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5.30 p.m.

Baroness Turner of Camden: I support the amendment so ably moved by my noble friend Lord Lea. I shall speak also to Amendments Nos. 184A and 184B, which are included in the group.

Since I became partially disabled, I have spent rather more time in front of the television set than I used to. I am a great fan of television drama, but when one is looking for something to watch in the evening, one thinks, "Oh, not more cops and robbers, not more game shows". There is not enough of the good quality drama that we can produce in this country, such as "The Forsyte Saga", "Gathering Storm" and "The Lost Prince", whose names are redolent of quality. I can remember all the way back to "Brideshead Revisited". They were marvellous programmes, and arrangements should be in hand to ensure that such programmes continue to be made and increase in number.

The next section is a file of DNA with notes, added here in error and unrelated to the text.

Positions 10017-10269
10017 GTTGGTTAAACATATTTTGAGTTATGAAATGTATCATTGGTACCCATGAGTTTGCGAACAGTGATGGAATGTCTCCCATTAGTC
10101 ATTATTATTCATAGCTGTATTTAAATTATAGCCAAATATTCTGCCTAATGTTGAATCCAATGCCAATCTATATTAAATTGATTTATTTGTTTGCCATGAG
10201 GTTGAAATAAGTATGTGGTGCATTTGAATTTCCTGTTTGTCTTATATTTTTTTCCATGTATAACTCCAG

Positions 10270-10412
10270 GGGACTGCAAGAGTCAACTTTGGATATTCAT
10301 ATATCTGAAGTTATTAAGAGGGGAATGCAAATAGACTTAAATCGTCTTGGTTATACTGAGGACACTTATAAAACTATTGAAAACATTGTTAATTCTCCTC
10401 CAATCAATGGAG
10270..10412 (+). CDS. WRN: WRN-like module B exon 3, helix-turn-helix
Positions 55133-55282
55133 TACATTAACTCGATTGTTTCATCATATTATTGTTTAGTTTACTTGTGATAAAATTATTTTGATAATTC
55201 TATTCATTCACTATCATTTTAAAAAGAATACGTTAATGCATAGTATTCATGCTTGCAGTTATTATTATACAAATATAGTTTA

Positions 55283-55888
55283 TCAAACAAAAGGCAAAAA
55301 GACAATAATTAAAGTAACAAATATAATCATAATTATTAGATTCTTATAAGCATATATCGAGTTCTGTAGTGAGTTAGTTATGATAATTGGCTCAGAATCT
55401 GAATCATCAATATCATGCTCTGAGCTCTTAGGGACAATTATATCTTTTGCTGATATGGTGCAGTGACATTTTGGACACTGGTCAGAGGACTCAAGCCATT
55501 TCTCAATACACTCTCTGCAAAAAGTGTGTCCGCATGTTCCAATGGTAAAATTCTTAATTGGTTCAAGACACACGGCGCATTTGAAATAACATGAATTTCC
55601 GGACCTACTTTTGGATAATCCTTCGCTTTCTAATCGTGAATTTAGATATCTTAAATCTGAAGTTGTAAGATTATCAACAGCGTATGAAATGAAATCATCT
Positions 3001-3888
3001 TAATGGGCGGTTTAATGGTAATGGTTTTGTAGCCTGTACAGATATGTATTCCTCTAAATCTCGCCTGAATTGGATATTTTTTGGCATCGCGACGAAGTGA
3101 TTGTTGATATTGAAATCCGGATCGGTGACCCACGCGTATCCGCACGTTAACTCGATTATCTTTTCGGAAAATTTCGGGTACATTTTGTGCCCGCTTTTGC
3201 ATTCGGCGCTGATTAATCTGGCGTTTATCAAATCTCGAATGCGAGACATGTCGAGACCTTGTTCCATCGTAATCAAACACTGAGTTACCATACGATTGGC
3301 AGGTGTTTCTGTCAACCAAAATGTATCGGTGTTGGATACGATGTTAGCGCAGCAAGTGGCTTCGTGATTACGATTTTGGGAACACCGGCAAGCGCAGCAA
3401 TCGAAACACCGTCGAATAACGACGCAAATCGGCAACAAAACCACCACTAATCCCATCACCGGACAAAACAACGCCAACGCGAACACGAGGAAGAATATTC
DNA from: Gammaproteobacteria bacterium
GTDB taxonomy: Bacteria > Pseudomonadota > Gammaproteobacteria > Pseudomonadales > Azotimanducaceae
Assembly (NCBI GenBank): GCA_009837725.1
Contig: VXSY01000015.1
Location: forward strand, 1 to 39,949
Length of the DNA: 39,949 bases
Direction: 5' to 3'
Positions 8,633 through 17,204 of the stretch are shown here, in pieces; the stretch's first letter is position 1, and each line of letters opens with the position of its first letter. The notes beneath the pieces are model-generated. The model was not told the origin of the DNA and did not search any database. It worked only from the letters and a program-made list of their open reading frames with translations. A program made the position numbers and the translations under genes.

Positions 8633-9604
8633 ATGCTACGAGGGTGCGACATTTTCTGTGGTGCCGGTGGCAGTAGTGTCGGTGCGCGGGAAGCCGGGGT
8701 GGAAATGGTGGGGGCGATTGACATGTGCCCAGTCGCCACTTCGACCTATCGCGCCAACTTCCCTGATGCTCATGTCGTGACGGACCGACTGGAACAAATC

Amendments Nos. 184A and 184B relate to children's programmes. It is clear from the contributions already made this evening that that is a matter of concern to Members of the Committee. The Independent Television Commission is on record as saying that there are signs that children's programming is often the first to suffer from harder times, as the pressure to cut costs in a more competitive environment is likely to lead to disproportionate effects on children's TV. The Bill does not ensure that those vital programmes should be original and sufficiently diverse in content. Without our amendment, or something rather similar, high quality domestic programming will inevitably be replaced by cheaper imported programming, to the great detriment of our children.